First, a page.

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What is a “Disability” under the Workers Compensation Act?

Chhabra & Gibbs, P.A. > Blog  > What is a “Disability” under the Workers Compensation Act?

What is a “Disability” under the Workers Compensation Act?

disability

Miss. Code Ann. § 71-3-3 (i) states that “Disability” means incapacity because of injury to earn the wages which the employee was receiving at the time of injury in the same or other employment, which incapacity and the extent thereof must be supported by medical findings.

There are two types of disability: temporary and permanent.  There are also different levels for each: Partial or Total.

Temporary disability in plain English means that you are unable to do your job while you are treating.  You may be completely unable to work at all or you may be able to work with an accommodation of your restrictions.  If you are suffering temporary wage loss (total or partial) as a result of a work injury, you are entitled to 2/3rds of the difference up to the state maximum for the year of your injury.  Most people call these benefits “workers comp checks.”  Be careful though.  Sometimes, the correct amount of the benefit is subject to interpretation.  It is advised to contact a lawyer if you are getting these benefits to make sure they are for the correct amount.  Most lawyers will tell you for free.

Permanent disability means that you are unable to do your job permanently even after treatment is completed.  The Workers Compensation Act uses a formula that accounts for what you used to make and compares it to your wage earning capacity after the release by the doctor.  Some people go back to work with no restrictions.  This would result in an award for little to no wage loss.  In other words that end settlement of the case would not have much value.  On the other hand, some people cannot return to any previous employment.  If this is supported by a credible doctor’s opinion, and if it is supported by a job search or credible attempt to find employment within the restrictions then the case has high value.  If you can go back to work in a limited capacity but are not capable of making your pre injury wages, then the permanent disability aspect of the case will have value accordingly, but it will be only a permanent partial disability.  This is the category that most significant injuries will fall into.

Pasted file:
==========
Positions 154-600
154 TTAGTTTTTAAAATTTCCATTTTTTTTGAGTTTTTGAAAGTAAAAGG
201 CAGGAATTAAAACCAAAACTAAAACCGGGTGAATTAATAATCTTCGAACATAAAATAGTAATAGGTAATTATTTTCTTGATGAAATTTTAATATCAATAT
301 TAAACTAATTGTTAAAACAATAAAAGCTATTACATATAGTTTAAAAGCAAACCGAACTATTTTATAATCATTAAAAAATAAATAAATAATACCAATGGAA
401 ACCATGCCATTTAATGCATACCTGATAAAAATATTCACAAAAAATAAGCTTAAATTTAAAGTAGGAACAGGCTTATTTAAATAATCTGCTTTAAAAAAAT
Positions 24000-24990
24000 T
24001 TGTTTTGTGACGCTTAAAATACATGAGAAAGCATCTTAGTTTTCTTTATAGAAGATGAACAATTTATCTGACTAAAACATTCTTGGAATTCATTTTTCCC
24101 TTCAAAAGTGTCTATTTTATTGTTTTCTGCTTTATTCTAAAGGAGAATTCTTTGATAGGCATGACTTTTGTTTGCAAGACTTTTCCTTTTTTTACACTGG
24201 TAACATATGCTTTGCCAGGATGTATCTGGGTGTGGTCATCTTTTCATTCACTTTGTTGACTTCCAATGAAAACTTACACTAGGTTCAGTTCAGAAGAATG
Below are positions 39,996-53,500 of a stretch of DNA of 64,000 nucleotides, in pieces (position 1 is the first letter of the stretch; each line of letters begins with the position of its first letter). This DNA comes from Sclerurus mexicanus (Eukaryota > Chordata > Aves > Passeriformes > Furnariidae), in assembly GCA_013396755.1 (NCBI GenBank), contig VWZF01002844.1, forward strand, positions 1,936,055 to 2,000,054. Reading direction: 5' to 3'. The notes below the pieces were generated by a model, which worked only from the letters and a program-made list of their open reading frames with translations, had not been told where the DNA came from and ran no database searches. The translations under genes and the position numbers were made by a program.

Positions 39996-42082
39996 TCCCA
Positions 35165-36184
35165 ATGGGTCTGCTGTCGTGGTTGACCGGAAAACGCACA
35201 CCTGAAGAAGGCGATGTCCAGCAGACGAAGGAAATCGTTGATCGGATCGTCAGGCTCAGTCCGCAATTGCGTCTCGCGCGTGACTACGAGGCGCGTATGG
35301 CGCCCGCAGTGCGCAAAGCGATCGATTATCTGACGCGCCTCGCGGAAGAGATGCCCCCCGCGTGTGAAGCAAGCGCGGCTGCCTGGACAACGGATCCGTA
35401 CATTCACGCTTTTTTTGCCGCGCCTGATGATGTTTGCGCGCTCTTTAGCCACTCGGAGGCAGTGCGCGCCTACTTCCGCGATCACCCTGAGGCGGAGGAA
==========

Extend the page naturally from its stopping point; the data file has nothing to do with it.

If you or a loved one has been injured at work, don’t wait until it’s too late to find out how these terms apply to the case.  Call our office at 601-948-8005 for a free and confidential consultation to find out what your rights are.

Rogen K Chhabra

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